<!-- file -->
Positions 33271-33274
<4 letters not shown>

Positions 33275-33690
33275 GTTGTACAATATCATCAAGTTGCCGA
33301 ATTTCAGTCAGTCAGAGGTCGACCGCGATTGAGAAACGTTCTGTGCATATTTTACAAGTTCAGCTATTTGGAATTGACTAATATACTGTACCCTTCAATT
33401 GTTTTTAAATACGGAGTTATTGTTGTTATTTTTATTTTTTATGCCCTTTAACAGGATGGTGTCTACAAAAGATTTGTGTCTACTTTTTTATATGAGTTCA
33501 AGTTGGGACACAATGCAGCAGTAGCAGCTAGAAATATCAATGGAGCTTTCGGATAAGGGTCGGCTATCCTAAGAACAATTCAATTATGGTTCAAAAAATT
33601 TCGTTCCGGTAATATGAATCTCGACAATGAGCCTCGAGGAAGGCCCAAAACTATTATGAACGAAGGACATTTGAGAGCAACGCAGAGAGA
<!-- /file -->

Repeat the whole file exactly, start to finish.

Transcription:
Positions 33271-33274
<4 letters not shown>

Positions 33275-33690
33275 GTTGTACAATATCATCAAGTTGCCGA
33301 ATTTCAGTCAGTCAGAGGTCGACCGCGATTGAGAAACGTTCTGTGCATATTTTACAAGTTCAGCTATTTGGAATTGACTAATATACTGTACCCTTCAATT
33401 GTTTTTAAATACGGAGTTATTGTTGTTATTTTTATTTTTTATGCCCTTTAACAGGATGGTGTCTACAAAAGATTTGTGTCTACTTTTTTATATGAGTTCA
33501 AGTTGGGACACAATGCAGCAGTAGCAGCTAGAAATATCAATGGAGCTTTCGGATAAGGGTCGGCTATCCTAAGAACAATTCAATTATGGTTCAAAAAATT
33601 TCGTTCCGGTAATATGAATCTCGACAATGAGCCTCGAGGAAGGCCCAAAACTATTATGAACGAAGGACATTTGAGAGCAACGCAGAGAGA